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Many Christian martyrs have been beheaded, and they are often shown in art carrying their own severed heads. Sometimes, the halo appears not around the head, but where the head should be, as in the following French examples:

St Denis - Facade, Notre Dame de Paris

St Denis, on the facade of Notre Dame de Paris (nineteenth century restoration).

Le Martyre de Saint Denis

Martyrdom of St Denis, in the Pantheon (Paris), by Léon Bonnat. Here, there are two halos in different styles!

Martyrs in the Petites Heures of Jean de Berry (f. 105r)

A beheaded bishop and martyr (possibly St Denis again) in the Petites Heures of Jean de Berry; flanked by St Stephen with his stone and St Lawrence with his griddle (Bibliothèque nationale de France, Département des Manuscrits, Latin 18014, f. 105r). I don't know who the saint is behind them, with the top of his head removed and carrying his own brain - St James the Less, maybe?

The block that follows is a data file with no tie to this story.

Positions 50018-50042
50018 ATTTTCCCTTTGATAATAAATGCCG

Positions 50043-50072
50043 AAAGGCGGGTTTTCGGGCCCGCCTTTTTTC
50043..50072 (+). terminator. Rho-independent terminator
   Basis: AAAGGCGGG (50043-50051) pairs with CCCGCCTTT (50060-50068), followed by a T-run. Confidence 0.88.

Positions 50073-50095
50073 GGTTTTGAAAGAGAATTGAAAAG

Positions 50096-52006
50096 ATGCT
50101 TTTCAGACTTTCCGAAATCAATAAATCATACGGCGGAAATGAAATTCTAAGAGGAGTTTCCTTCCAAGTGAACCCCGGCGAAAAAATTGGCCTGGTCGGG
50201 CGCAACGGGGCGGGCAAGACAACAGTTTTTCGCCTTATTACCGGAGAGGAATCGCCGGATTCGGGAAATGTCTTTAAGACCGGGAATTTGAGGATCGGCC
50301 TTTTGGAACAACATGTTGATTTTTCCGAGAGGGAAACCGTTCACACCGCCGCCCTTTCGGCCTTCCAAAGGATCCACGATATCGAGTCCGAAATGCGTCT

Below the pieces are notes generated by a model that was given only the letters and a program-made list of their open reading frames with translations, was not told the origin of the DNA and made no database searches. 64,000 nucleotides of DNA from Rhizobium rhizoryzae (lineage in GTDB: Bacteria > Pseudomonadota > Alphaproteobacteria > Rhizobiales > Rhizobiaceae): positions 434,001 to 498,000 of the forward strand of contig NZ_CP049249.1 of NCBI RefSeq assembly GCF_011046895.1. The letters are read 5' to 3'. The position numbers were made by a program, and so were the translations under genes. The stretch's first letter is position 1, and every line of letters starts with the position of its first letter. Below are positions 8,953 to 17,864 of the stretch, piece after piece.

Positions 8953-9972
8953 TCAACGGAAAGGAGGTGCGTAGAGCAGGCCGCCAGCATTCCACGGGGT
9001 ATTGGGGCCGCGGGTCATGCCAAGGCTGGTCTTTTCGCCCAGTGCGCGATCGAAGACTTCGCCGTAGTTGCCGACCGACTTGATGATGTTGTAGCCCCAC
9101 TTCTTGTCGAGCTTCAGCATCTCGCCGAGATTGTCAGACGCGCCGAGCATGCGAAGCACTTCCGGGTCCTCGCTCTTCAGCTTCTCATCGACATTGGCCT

What is the rationale behind showing the halo above the stump, instead of around the head? I am looking for answers that can speak to the symbolic purpose of the halo, and of the common practice of showing saints carrying their own body parts - not an answer based solely on aesthetics.

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Where does St Bartholomew keep his halo? –  Peter Turner Sep 10 '13 at 1:12
    
St Chrysolius had the top of his head sliced off, and was a student of St Denys. –  Andrew Leach Apr 25 at 17:04

1 Answer 1

According to Wikipedia, the halo was initially used for Jesus as a symbol of His Glory. Applied to the saints, it could be the outpouring of God's Glory, often talked about in the Bible, where the living water would flow from you, or His Light shine from you. If the position of the halo is usually from the Head of the body then I would make the assumption that the glory does not come from the physical body/head but from the soul/spiritual body/head.

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